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Virginia Tech News / Articles / 2015 / 06 

Neuroscientist investigates how our social lives affect our brains

June 25, 2015

Zebra finches
Zebra finches are highly sociable birds that live in a range of flock sizes, from pairs and small family groups (about 2 to 4 birds) to large aggregate flocks (up to 100 birds). Photo by Gloria Schoenholtz.

Want a healthy brain?  Get a little help from your friends. 

Research shows that social experiences can directly improve brain function, as long as they don’t become overly stressful, which can impair brain function.

This sweet spot of optimum social interaction is the research focus of Virginia Tech neurobiologist Kendra Sewall, an assistant professor of biological sciences in the College of Science and a Fralin Life Science Institute affiliate. 

Supported by a recent $100,000 grant from the Jeffress Trust Awards Program in Interdisciplinary Research, Sewall examines the correlation between social interaction and brain function in zebra finches—a highly sociable bird that lives in a range of flock sizes, from pairs and small family groups (2 to 4 birds) to large aggregate flocks (up to 100 birds).  

Extensive social behavior, which often accompanies a large flock size, is associated with superior cognitive abilities, larger brains, and enhanced neuronal architecture.  

However, if the social behavior becomes chronically stressful, perhaps due to overcrowding or competition, a stress hormone called glucocorticoid is produced.  In high amounts, this hormone can impair neural plasticity and compromise brain function.

"This research will help us better understand the behaviors of wild birds living in populations at higher density due to habitat degradation and decreased food resources," said Sewall, who is also a faculty member with the new Global Change Center at Virginia Tech.  "But it will also inform thinking about both beneficial and negative impacts of social experiences on human mental health in an age of increased brain-related disorders such as anxiety, depression, and autism. Human responses to social contact and stress mirror those of social animals such as zebra finches."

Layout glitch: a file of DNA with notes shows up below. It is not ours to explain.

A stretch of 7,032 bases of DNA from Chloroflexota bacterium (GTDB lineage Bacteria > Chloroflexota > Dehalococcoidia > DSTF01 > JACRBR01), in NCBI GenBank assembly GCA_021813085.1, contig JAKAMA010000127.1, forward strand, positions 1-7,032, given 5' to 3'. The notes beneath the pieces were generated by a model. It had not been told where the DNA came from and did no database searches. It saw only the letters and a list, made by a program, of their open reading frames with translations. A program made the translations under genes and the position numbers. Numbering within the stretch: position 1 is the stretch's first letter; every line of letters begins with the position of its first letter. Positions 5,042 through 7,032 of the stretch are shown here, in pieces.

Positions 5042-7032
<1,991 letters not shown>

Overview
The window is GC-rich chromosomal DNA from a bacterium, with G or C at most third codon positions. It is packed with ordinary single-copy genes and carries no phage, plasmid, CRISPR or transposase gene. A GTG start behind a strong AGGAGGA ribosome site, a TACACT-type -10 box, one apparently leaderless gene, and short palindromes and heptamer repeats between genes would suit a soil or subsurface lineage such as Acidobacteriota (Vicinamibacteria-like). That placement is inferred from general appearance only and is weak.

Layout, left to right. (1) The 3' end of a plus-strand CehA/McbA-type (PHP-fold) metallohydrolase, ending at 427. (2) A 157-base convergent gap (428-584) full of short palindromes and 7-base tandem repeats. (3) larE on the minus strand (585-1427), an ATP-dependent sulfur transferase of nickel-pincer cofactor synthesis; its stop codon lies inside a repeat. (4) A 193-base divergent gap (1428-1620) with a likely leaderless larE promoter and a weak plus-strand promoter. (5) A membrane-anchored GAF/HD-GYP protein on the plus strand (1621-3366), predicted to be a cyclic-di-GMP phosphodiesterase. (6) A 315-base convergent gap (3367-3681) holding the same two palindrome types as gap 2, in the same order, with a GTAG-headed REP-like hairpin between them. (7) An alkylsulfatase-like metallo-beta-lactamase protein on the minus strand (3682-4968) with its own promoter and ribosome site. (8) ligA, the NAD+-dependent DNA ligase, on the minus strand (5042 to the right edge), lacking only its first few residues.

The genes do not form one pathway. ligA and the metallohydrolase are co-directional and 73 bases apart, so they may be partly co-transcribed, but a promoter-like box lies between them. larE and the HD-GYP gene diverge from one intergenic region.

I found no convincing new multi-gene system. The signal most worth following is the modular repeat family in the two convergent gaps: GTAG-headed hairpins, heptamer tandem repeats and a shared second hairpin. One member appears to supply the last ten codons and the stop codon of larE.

Sewall and her team rear zebra finches in captivity and house birds in either large or small flocks to manipulate the amount of enriching social contact. Then, some birds are treated with stress hormones to mimic the negative effects of chronic social stress.

By comparing measures of neuronal survival and synaptic plasticity that are important for learning in birds from different treatment groups, Sewall’s team will determine how the costs and benefits of social experiences directly impact brain function.

They will use new radio frequency identification technology to track individuals within groups and generate mathematical models of social dynamics to better understand the basis of individual variation in brain changes.

 

 

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